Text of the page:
Did you know you can use honey as medicine? If anyone had to choose only one medicine, that they could have in stock, I think it would be honey. These days, specialty wound-care centers might agree. In this article, learn how to use honey to prevent infection, kill bacteria, and promote healing.
Honey has become a staple for those hard-to-heal wounds, such as diabetic leg ulcers, burns, even wounds with gangrene. According to information given on qckinetix.com/huntsville/shoney, it kills bacteria resistant to other antibiotics and heals tissue, nursing the skin back to health. Not only that, but it can decrease the pain. But here’s the catch. Some types of honey work better than others.
Honey Prevents Wound Infections
– It seals the wound from outside contaminants.
– It’s a mild acid. Most bacteria can’t grow well in that.
– It has low water content. Bacteria don’t like that either.
Honey Kills Bacteria
– It dries them up. The high sugar content dehydrates bacteria.
– It produces hydrogen peroxide. When diluted with, say, body fluids, enzymes in the honey create a small amount of hydrogen peroxide. Enough to kill bacteria.
– Its enzymes create antibacterial chemicals we’re just beginning to isolate. Some types of honey produce more of these chemicals than others. Some don’t produce much at all.
How Honey Heals
Honey has been shown to speed up the growth of various body tissues. It helps form new blood vessels, collagen, and the epithelial cells that cover the underlying tissue. The way it does this is:
– Honey seals in the good tissue fluid containing enzymes and proteins that promote healing.
– It provides nutrition to the tissue.
– Honey decreases inflammation and swelling in a yet unknown way.
– It is a phytonutrient powerhouse. Phytonutrients are compounds found in plants that help protect the plant from harm. For example, some keep insects away or shield the plant from ultraviolet radiation.
The phytonutrients in honey are responsible for its antioxidant properties, as well as its antibacterial and antifungal power. They’re also thought to be the reason raw honey has shown immune-boosting and anticancer benefits. Heavy processing destroys these valuable nutrients.
– Honey is sometimes used to treat digestive issues such as diarrhea, though there isn’t much research to show that it works. It’s proven to be effective as a treatment for Helicobacter pylori (H. Pylori) bacteria, though, a common cause of stomach ulcers
– It’s also a potent prebiotic, meaning it nourishes the good bacteria that live in the intestines, which are crucial not only for digestion but overall health.
– Some studies have suggested honey even decreases scarring.
Concerns About Using Honey
Even with all its antibacterial properties, honey can contain a few bacteria. Although some can cause bad skin infections, I can’t find a study where any have. Still, physicians worry because it’s possible. We do know babies have died ingesting honey that contained a few botulism spores. This is thought to be due to their still-developing digestive system.
Some Types of Honey Fight Bacteria Better Than Others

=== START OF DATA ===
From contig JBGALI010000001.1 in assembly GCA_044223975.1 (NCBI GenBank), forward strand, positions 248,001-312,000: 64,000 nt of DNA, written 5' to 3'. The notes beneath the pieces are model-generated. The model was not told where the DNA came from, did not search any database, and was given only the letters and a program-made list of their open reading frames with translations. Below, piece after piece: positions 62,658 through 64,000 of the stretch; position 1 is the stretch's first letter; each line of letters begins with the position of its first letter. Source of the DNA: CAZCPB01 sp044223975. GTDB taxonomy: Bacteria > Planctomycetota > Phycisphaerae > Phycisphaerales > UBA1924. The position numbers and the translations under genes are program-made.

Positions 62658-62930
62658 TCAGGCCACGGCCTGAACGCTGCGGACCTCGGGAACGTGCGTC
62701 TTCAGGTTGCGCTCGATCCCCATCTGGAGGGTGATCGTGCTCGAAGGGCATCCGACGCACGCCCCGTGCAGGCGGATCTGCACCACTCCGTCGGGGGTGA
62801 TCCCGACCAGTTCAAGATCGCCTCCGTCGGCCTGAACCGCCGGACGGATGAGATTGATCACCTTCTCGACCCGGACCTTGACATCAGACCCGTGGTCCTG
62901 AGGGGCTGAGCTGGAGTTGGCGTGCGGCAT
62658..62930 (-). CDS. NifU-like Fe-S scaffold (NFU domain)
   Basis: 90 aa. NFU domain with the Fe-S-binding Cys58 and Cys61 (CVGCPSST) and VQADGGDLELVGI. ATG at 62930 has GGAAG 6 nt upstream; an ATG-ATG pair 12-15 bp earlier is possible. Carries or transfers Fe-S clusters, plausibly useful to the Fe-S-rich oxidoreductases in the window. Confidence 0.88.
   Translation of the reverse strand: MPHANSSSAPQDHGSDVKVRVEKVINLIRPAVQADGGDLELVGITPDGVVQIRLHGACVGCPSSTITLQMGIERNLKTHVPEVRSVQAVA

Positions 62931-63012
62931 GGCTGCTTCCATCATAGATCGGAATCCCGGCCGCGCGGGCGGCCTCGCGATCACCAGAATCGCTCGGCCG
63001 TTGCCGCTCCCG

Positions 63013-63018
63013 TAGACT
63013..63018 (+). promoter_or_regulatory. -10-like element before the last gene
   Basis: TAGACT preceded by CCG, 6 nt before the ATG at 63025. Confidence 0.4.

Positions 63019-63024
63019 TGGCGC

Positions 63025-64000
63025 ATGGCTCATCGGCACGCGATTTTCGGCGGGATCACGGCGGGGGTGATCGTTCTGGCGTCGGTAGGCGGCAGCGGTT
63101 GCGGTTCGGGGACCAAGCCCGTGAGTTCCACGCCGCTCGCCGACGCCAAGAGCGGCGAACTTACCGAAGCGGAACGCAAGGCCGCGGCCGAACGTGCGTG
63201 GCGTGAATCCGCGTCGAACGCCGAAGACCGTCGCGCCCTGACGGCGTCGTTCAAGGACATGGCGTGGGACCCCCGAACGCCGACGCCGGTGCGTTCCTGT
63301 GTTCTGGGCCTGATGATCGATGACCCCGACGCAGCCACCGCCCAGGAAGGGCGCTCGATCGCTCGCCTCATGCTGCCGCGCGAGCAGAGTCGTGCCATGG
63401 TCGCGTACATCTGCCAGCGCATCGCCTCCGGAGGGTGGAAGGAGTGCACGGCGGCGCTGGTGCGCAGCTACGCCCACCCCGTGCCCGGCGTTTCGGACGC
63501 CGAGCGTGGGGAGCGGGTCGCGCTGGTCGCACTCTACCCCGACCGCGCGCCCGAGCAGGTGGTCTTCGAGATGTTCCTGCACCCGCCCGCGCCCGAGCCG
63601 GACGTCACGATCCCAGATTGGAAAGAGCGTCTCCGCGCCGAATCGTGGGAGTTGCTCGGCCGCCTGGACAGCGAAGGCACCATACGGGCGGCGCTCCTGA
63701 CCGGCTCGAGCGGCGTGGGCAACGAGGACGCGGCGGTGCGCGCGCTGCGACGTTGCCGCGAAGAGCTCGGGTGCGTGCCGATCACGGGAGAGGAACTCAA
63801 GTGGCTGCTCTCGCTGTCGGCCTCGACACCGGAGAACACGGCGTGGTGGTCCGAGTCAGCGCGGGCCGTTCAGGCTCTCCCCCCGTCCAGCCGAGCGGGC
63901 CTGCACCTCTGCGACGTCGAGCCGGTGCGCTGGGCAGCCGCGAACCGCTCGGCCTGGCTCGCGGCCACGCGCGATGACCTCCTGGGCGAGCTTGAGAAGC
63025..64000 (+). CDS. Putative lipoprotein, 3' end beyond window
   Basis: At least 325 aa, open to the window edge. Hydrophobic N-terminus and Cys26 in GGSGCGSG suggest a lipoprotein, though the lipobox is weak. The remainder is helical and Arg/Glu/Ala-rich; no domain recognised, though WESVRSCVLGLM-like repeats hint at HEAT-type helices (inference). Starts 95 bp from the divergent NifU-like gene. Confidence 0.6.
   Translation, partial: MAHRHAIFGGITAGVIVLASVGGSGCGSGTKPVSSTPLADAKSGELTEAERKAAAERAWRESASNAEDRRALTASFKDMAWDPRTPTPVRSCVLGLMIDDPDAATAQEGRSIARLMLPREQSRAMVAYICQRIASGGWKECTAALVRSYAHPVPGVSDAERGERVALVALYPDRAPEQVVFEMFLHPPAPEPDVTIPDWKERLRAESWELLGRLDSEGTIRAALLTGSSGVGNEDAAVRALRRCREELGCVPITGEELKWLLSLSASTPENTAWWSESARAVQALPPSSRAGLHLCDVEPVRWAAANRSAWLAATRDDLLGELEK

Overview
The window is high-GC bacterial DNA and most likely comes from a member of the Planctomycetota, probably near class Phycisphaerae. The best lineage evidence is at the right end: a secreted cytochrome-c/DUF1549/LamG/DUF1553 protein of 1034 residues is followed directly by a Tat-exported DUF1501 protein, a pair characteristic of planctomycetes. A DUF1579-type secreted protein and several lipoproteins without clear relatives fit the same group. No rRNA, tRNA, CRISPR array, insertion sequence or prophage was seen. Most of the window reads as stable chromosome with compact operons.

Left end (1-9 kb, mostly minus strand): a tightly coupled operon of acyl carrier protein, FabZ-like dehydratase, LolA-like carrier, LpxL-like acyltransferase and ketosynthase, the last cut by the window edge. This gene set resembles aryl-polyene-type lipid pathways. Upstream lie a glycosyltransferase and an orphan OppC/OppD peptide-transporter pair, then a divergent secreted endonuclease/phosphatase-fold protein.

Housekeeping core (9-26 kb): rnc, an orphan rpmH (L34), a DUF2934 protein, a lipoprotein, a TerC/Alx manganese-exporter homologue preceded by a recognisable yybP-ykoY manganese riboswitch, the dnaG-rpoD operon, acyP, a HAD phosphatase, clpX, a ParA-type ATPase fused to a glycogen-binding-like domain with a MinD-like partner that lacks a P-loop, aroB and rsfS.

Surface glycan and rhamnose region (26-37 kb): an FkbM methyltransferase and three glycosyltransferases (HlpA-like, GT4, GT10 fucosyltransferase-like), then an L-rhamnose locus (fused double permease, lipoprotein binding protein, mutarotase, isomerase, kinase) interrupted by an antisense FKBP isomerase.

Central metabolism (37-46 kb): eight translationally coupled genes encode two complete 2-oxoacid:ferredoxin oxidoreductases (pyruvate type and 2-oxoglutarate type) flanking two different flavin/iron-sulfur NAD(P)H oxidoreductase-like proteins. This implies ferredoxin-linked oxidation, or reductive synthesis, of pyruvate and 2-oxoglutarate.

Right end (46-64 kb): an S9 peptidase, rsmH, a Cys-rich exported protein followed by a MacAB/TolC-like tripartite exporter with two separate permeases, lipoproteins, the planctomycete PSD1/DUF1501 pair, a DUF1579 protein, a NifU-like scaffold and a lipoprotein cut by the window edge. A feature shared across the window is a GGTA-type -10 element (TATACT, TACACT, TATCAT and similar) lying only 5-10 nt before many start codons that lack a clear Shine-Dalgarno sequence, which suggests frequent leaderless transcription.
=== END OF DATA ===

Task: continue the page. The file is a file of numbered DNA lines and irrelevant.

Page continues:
Even though all types of honey are acidic and dehydrate bacteria, and most types create hydrogen peroxide in varying quantities, not all contain those other antibacterial chemicals we’re just now discovering.
Have you heard of Manuka honey? It’s made in New Zealand, and it’s known as the most effective honey and the one with the most antibacterial chemicals. That may be because it’s been studied the most or because it’s been marketed the most, or just maybe because it is the best bacteria fighter.
Medihoney is Manuka honey that’s been zapped clean of bacteria (including botulism). The zapping may kill the peroxide-creating enzymes but doesn’t harm the antibacterial chemicals. It’s the honey the wound-care centers use. I hoped to find a study comparing the antibacterial potencies of various U.S. kinds of honey but could only find studies on honey made abroad.
Honey to stock for Medicinal Use
Medihoney for the medical survival kit. It’s more expensive, but it’s not going to spoil. (Actually, no honey is going to spoil.)
I’d have some good-tasting local honey for extra stocking supplies. Use it to eat, for coughs since you can also use honey to make simple cough drops, etc., and for an antibacterial in a pinch. Don’t feed it to babies.
Important caution: Never try to treat a bad wound by yourself when you can get medical help. For one thing, even with honey, it could turn into a severe limb- or life-threatening infection.
How to Use Honey on Wounds
After cleaning the wound, put honey on one side of gauze or a clean cloth, and lay it onto the wound. Or pour a thin film of honey directly onto the wound and put the gauze over that. Either way, seal the honey in with surgical or duct tape on the edges of the bandage. Clean and repeat twice a day.
If supplies are scarce and the dressing stays clean, you could cut that back to once a day or even a bit longer. Have you ever used honey for a skin infection? What type? Do you have some stored just in case?
Make Sure Your Honey is Real
Much of the honey on US store shelves is imported from China and may be contaminated with heavy metals and illegal antibiotics. Look for products from local apiaries and other trusted brands.